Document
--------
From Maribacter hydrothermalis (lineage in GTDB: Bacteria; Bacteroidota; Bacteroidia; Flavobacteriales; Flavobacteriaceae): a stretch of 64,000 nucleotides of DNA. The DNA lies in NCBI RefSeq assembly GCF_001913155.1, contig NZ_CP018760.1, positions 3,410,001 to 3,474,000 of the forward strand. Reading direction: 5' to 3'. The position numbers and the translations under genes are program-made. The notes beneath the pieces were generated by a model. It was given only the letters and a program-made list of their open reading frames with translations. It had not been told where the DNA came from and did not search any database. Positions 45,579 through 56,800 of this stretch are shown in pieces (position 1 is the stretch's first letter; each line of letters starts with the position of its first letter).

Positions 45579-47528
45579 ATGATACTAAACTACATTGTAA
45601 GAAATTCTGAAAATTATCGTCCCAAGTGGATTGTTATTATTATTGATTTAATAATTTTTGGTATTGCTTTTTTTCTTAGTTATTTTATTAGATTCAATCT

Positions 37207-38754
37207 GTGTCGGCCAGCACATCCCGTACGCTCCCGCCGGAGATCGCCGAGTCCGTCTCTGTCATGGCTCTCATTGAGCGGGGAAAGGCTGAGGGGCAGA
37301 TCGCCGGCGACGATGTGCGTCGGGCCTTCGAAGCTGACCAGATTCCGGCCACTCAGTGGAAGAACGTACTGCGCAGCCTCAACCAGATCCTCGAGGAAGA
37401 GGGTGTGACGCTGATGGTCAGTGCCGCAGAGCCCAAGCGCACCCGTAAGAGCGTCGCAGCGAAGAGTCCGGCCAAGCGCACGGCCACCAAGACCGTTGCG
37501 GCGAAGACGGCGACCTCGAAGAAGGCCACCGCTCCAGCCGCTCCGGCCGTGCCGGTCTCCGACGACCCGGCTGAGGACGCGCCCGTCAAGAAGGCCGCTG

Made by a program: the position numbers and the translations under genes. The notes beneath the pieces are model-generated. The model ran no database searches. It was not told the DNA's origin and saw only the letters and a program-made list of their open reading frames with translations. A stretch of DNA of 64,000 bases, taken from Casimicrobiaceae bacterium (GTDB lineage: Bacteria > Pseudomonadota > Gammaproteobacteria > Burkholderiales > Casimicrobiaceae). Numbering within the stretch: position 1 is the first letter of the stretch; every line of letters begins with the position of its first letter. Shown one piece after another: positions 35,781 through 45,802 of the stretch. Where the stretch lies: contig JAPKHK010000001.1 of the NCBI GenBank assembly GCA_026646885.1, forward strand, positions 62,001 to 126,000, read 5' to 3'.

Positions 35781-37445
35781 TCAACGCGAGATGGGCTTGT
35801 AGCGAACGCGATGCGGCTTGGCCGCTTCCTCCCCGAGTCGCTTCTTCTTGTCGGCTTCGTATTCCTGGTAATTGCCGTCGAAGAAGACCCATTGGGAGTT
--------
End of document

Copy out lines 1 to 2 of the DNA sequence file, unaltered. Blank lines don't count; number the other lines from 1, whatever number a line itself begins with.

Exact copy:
From Maribacter hydrothermalis (lineage in GTDB: Bacteria; Bacteroidota; Bacteroidia; Flavobacteriales; Flavobacteriaceae): a stretch of 64,000 nucleotides of DNA. The DNA lies in NCBI RefSeq assembly GCF_001913155.1, contig NZ_CP018760.1, positions 3,410,001 to 3,474,000 of the forward strand. Reading direction: 5' to 3'. The position numbers and the translations under genes are program-made. The notes beneath the pieces were generated by a model. It was given only the letters and a program-made list of their open reading frames with translations. It had not been told where the DNA came from and did not search any database. Positions 45,579 through 56,800 of this stretch are shown in pieces (position 1 is the stretch's first letter; each line of letters starts with the position of its first letter).

Positions 45579-47528